Opinion

Chrystia Freeland

Mysteries of the middle class

Chrystia Freeland
Jun 28, 2013 18:28 UTC

If you are worried about the Western middle class – and we all should be – you may have started to have some doubts about the virtues of flexible labor markets. In theory, flexible labor markets should make our economies more productive, and all of us richer, by making it easier for people to do the work the economy needs and to stop doing the work it doesn’t.

In practice, though, some economists who once championed flexible labor markets without reservation, like Daron Acemoglu of the Massachusetts Institute of Technology, have begun to have second thoughts. Acemoglu doesn’t doubt the positive economic effects of flexible labor markets, but he has begun to be concerned about their political and distributional consequences. They might help the economy grow overall, but they may also be contributing to the hollowing out of the middle class by weakening its political bargaining power.

That’s why a recent paper by Joao Paulo Pessoa and John Van Reenen, both of the Center for Economic Performance at the London School of Economics, makes such fascinating reading. Van Reenen and Pessoa set out to unravel the two big mysteries about Britain’s economic performance over the past five years. The backdrop to both is the devastation that Britain, with its oversize banking sector, suffered in the wake of the 2008 financial crisis.

“The big story in the UK is that the economy has shrunk by 2.5 percent since the pre-crisis period,” Van Reenen told me. “That’s the longest depressed economy in this country for more than a hundred years.”

Britain’s dismal economic performance certainly helps to explain the grimness of British politics at the moment, and the growing appeal of the nationalist fringe. But the story becomes more mysterious when you start investigating what is happening inside the country’s shrunken economy.

Economic worries and the global elite

Chrystia Freeland
Jun 17, 2013 15:46 UTC

Here’s one sign the global elite is starting to get worried that capitalism isn’t working for the Western middle class. At the TED Global gathering in Scotland’s elegant capital city this week, much of the spotlight was on what’s going wrong with the 21st-century economy.

That matters because the TED conferences are one of the obligatory stops on the itinerary of any self-regarding plutocrat, and in the past that constituency has often preferred its vision of the economic future served sunny-side up. (TED stands for technology, entertainment and design, and is a not-for-profit global conference organization.)

The gloom started with former Prime Minister George Papandreou of Greece. In a remarkably candid and introspective talk, Papandreou offered a mea culpa for his own mistakes and those of the European political elite. He admitted that hardship had been imposed on people who were “in the main, not to blame for the crisis” and accused the European establishment of uncritically, and at great cost, clinging to “the orthodoxy of austerity.”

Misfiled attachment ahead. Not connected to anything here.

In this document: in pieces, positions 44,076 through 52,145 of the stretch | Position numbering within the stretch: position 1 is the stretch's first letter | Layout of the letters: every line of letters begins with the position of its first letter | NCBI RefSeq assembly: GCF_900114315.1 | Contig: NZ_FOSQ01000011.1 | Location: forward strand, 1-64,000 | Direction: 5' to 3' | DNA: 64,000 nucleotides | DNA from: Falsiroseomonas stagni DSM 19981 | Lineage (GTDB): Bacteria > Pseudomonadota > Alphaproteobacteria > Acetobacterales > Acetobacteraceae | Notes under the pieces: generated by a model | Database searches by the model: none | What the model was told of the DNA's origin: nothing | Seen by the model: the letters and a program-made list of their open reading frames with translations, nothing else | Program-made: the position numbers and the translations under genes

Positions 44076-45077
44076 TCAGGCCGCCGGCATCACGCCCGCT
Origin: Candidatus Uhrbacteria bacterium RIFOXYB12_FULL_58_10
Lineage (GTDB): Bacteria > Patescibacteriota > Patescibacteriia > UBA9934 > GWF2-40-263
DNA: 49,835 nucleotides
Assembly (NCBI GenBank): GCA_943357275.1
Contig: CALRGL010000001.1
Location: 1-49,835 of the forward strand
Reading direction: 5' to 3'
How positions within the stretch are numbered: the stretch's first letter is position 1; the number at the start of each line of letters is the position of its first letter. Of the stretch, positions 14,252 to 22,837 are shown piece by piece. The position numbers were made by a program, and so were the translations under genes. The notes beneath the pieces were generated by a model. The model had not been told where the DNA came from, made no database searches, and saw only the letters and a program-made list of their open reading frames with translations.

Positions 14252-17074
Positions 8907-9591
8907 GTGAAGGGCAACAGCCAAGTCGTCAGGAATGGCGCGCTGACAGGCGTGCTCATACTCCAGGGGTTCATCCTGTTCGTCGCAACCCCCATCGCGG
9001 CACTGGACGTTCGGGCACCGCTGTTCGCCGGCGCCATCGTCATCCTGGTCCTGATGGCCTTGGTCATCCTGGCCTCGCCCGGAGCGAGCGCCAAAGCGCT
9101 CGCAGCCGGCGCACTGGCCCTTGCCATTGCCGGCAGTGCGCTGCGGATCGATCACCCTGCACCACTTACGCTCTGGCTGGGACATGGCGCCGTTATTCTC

An elite deserving of the name

Chrystia Freeland
Jun 13, 2013 16:32 UTC

This book review originally appeared in Democracy: A Journal of Ideas, and is reprinted with permission.

As the twenty-first-century American middle class gets squeezed, with little relief in sight, liberals are wistfully remembering something about the postwar era that they had energetically forgotten. That age of suburban conformity and institutionalized sexism and racism was also a time when big business believed in government and worried about the common good, and was willing to pay for both.

Reminding us of that era, and documenting the engagement between the corporate class and the state during the 1940s, ’50s, and ’60s, is the most valuable contribution of The Fracturing of the American Corporate Elite by Mark Mizruchi. The University of Michigan business school professor, who has written three previous books about the practices and culture of the American corporation, offers a compelling history of how the American corporate elite reconciled itself to the New Deal, and then, in the aftermath of World War II, signed on to a vision of America in which government played a muscular and essential role in steering the economy and underwriting the well-being of the middle class.

The perils of authoritarian overreach

Chrystia Freeland
Jun 7, 2013 15:16 UTC

The past week has been a lesson in the perils and the apparent inevitability of overreach. The most eye-catching example has been in Turkey, where what began as a few people protesting a planned shopping mall has burst into a mass revolt against the governing of Prime Minister Recep Tayyip Erdogan.

A second case, in Russia, has been on a much smaller scale but in some ways is even more menacing: Sergei Guriev, one of the country’s most respected economists and university leaders, has left the country, fearing arrest if he stayed.

What is striking about both episodes is how costly they are proving to be for the dominating leaders who have provoked them, and how easily it seems they might have been avoided.

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